Local actress Amanda Brugel’s role in ‘The Handmaid’s Tale’ is a dream come true
Local actress Amanda Brugel helps bring Margaret Atwood’s disturbing futuristic novel The Handmaid’s Tale to life
When Amanda Brugel was a teenager, she wrote an essay based on Margaret Atwood’s The
Handmaid’s Tale that she submitted to the screenwriting program at York University.
The essay was a hit with the admissions board who, upon reading it, granted Brugel a full scholarship. Later, during Brugel’s second year at York University, she wrote a series of short stories based on the same groundbreaking dystopian novel.
Her work was so good that her York professor accused her of plagiarism. After showing the professor her supporting documents and proving she had had a decade-long love affair with the book, the professor agreed to drop the charges.
Now, almost 20 years later, Brugel has landed a role in a television adaptation of The
Handmaid’s Tale. It is one of the most highly anticipated television series of 2017. It stars Elisabeth Moss ( Mad Men, Girl, Interrupted), Alexis Bledel ( Gilmore Girls, Sin
City) and Joseph Fiennes ( Shakespeare in Love, American Horror Story).
The show has already garnered huge critical acclaim and is expected to win a bevy of awards. Brugel plays the role of Rita and adored her time on set.
“The entire project, from beginning to end, was almost like filming a moving work of art,” she says. Working with an all-star cast
and crew was a life-affirming experience.
“Everyone just brought their A game, and then we were inspired by one another, so everyone just kept upping it. It was the best experience I’ve ever had.”
The project may be her biggest role to date, but Brugel is no stranger to both the big and small screens. She has appeared in BBC America’s hit drama Orphan Black and just recently came off a stint on CBC’s award-winning comedy
Kim’s Convenience. In 2015, Brugel snagged a role in the Academy Award–winning film Room.
Brugel has also just finished working on Eyewitness, the USA Network drama starring Julianne Nicholson ( Boardwalk Empire,
August: Osage County), which she calls one of the most challenging roles she has played.
“I was a little bit nervous going into it that I wasn’t going to be able to fill [my character’s] shoes,” she says. “It was the first time I’d played such an emotionally broken character. I had to go through a considerable amount of emotional turmoil.”
The show was filmed in northern Ontario, and prior to shooting, the cast spent a few weeks alone in the woods.
“That gave us an opportunity to get to know one another, get to know our characters and bond as a family,” says Brugel. “That enabled all of us to go to the places emotionally that we had to go to.”
Brugel turned 40 this year, and all the signs suggest that this will be her most successful decade as an actress yet. She might never have made it to this point however: in her late 20s, the actor was going between Toronto and L.A. struggling to land roles. She found the process incredibly trying.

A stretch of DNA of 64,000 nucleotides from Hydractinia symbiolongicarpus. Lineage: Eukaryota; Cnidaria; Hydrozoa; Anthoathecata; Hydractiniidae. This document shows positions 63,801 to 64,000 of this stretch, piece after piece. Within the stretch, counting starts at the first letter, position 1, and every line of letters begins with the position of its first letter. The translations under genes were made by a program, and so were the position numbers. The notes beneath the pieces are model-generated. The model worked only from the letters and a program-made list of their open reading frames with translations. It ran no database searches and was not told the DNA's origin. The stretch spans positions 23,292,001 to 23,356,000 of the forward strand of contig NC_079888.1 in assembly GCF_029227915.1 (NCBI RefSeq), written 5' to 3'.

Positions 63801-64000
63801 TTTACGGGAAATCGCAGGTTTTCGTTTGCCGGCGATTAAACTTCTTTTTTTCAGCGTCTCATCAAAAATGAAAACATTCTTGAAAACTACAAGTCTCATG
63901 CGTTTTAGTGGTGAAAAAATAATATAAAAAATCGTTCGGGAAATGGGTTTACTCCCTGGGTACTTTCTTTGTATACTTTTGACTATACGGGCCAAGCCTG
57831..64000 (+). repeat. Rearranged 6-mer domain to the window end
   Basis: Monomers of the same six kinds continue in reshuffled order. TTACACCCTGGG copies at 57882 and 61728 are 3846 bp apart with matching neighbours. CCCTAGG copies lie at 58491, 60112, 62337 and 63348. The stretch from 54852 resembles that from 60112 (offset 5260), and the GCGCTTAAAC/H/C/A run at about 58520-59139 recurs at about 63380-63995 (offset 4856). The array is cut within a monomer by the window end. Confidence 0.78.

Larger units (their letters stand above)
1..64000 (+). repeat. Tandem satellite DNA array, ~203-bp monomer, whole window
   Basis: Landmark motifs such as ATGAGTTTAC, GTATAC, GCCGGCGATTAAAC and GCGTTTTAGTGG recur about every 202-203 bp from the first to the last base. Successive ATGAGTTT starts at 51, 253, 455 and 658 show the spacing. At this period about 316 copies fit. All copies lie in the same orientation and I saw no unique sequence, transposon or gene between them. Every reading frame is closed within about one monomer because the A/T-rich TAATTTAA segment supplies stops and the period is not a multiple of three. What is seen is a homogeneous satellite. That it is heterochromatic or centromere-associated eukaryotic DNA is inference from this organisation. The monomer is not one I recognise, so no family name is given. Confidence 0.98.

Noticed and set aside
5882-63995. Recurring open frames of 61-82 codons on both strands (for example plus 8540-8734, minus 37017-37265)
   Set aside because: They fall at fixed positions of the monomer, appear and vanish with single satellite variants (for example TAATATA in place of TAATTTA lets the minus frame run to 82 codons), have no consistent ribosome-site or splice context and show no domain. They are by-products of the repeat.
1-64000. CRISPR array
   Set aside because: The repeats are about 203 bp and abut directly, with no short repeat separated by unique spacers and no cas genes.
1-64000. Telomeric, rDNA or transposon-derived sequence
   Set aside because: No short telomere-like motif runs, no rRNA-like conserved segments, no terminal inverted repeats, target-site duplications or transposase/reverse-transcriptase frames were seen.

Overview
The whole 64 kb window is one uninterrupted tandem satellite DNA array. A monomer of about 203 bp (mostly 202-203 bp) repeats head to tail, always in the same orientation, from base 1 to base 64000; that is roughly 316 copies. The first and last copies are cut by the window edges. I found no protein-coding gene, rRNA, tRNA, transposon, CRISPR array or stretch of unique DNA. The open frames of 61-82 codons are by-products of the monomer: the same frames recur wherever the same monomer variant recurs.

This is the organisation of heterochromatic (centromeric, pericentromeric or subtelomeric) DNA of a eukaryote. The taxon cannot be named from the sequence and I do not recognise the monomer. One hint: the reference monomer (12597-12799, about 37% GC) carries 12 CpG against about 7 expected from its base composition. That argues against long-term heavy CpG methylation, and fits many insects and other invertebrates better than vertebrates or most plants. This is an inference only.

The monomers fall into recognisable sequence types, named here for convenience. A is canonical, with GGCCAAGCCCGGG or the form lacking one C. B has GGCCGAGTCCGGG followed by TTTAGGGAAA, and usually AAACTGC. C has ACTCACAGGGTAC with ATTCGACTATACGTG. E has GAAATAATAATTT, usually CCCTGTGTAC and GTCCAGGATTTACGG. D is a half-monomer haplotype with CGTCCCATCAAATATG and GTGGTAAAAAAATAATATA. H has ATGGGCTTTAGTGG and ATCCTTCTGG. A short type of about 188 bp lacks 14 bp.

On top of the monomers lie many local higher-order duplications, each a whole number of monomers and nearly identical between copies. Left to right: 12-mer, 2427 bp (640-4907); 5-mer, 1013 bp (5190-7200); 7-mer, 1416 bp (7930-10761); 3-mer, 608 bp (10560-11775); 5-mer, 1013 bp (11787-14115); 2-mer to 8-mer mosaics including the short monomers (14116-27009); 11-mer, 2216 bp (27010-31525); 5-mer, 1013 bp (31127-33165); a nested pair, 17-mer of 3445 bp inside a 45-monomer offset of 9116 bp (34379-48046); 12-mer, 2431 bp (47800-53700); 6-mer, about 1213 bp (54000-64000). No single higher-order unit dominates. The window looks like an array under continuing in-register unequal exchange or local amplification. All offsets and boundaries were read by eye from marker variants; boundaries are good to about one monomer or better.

“You work so hard and you have to rely so much on faith and drive and you get beaten down,” she recalls.
She eventually decided to quit acting. She moved back to Canada and didn’t go out for an audition for four years. During that time she got married and had a baby (a son, now six years old).
But it was the birth of her first child that gave her a new perspective on acting.
Where previously she had been going after roles — mostly in comedies — of young, attractive and ultimately one-dimensional female characters, she realized she wanted more.
“I wanted to play characters that were full, three-dimensional, almost tragic figures,” she says.
“I wanted to portray people who could perhaps help other people get through what they’re going through. That changed my focus. I started actively going after those kinds of characters and then everything blossomed after that.”
Brugel knew she wanted to be an actress “since about the time I could walk.” She was born in Pointe-Claire, Que., but the family moved often. Her father worked with Famous Players, the former cinema chain that was acquired by Cineplex.
The family moved around the country to set up new theatres. During her childhood, Brugel lived in just about every province of Canada, but by her teenage years, the family finally settled in Oshawa.
Here, Brugel joined her high school’s theatre program and eventually went on to study acting at York University.
She now lives in Whitby with her husband, Marcel, and their two sons.
Between a full acting slate and raising two kids under the age of six, Brugel found time to launch her own charity, Brug’s Army. Focusing particularly on issues that face women and children, the nonprofit organization recently raised more than $30,000.
Brugel is excited for the future — playing interesting characters and watching her kids grow up. She also has one very clearly defined ambition. By age 45, Brugel would like to star in an action movie.
“I would love to be a 45-year-old action star,” she says. Like Jason Bourne? “Exactly. But an older, black, female, kick-ass action star.” Watch this space.
The Handmaid’s Tale airs Sundays on Bravo in Canada beginning April 30.
Amanda Brugel has revisited the work of Margaret Atwood at various points in her life